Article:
An arm of the American Bar Association voted on Nov. 18 to end the longstanding requirement that prospective law students take the Law School Admission Test (LSAT) – a standardized test which gauges one’s logical reasoning skills, rather than a strictly knowledge-based test such as the SAT, GRE, and MCAT.
The ABA’s Council of the Section of Legal Education and Admissions to the Bar voted in an overwhelming majority to do away with the testing mandate, voting against the objections of nearly 60 law school deans who warned that the move could actually harm the goal of diversifying the legal profession.
If adopted, it would make standardized testing optional for a career that notoriously demands a lot of standardized knowledge, WSJ reports.
The LSAT has long been a target of diversity advocates who argue that the use of the test has limited minority enrollment in law schools because the test questions are allegedly biased in favor of white test takers. Detractors also object to the LSAT because affluent students often pay thousands of dollars to prepare for the test that is supposed to predict their first-year law school performance.
The ABA decision is best understood as an attempt to get ahead of a possible Supreme Court decision against the use of racial preferences in school admissions. By making the LSAT optional, schools will be able to admit the students they want without lowering the average LSAT score that is one measure of elite status. But the schools need the ABA to move first. -WSJ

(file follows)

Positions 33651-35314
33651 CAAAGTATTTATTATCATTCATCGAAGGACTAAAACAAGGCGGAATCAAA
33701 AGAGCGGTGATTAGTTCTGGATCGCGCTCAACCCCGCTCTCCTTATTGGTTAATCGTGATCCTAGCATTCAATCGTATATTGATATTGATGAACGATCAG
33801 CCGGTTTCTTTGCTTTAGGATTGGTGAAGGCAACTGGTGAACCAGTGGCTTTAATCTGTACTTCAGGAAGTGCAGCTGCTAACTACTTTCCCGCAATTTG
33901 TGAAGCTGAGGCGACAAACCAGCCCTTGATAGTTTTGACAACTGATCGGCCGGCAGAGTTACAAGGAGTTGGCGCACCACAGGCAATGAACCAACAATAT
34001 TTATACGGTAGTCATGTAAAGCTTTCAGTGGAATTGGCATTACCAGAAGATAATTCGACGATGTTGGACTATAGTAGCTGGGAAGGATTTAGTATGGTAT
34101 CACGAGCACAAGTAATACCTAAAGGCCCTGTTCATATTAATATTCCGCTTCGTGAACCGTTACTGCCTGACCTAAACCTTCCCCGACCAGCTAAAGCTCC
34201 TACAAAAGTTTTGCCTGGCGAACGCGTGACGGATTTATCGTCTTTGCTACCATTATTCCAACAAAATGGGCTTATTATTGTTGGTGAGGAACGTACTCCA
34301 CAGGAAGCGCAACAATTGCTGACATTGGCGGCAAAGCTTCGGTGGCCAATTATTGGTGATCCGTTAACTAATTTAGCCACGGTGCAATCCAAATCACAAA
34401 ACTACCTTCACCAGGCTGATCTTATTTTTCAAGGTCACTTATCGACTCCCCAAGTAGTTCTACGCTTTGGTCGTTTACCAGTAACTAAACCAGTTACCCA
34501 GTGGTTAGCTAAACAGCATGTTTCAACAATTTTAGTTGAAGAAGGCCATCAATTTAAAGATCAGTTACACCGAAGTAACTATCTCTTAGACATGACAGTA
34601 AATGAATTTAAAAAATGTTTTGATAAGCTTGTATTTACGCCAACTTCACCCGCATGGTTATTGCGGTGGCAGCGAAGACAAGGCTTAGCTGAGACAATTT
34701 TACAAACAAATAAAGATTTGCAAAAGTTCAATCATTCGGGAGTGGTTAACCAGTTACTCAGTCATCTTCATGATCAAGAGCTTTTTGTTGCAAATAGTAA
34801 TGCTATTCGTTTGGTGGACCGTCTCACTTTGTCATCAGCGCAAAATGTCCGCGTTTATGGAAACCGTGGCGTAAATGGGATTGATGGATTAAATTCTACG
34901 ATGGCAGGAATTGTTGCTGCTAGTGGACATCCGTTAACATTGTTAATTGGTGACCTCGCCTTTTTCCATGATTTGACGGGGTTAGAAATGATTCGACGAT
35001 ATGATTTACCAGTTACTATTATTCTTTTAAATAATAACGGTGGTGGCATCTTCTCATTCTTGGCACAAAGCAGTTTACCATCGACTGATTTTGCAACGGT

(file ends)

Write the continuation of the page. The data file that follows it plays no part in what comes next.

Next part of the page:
As the Journal further notes, however, dropping the LSAT is likely to disproportionately harm students from less privileged backgrounds. According to the 60 law school deans – which include Berkeley and Loyola University – by removing the test, admissions will focus more on GPA and other factors that are even less objective.
According to the letter, the LSAT “index score can help identify students who are capable of performing at a satisfactory level, even though their grades alone and other indicia would not so indicate,” adding that this applies particularly to students from “less advantaged backgrounds and underrepresented groups.”
“Getting rid of the LSAT will just make the application process more subjective,” said Campus Reform‘s Tahmineh Dehbozorgi in an appearance on “Fox & Friends Weekend.”
“For a lot of minorities, including myself, this is a way we can overcome a lot of barriers and biases that exist in the admission process,” she continued.
If the move goes forward, untested law students will arrive at law school less prepared for the rigors involved, and will have less experience studying for the ultimate test in a few years; the bar exam.
Maybe that’s next?
Reprinted with permission from Zero Hedge.
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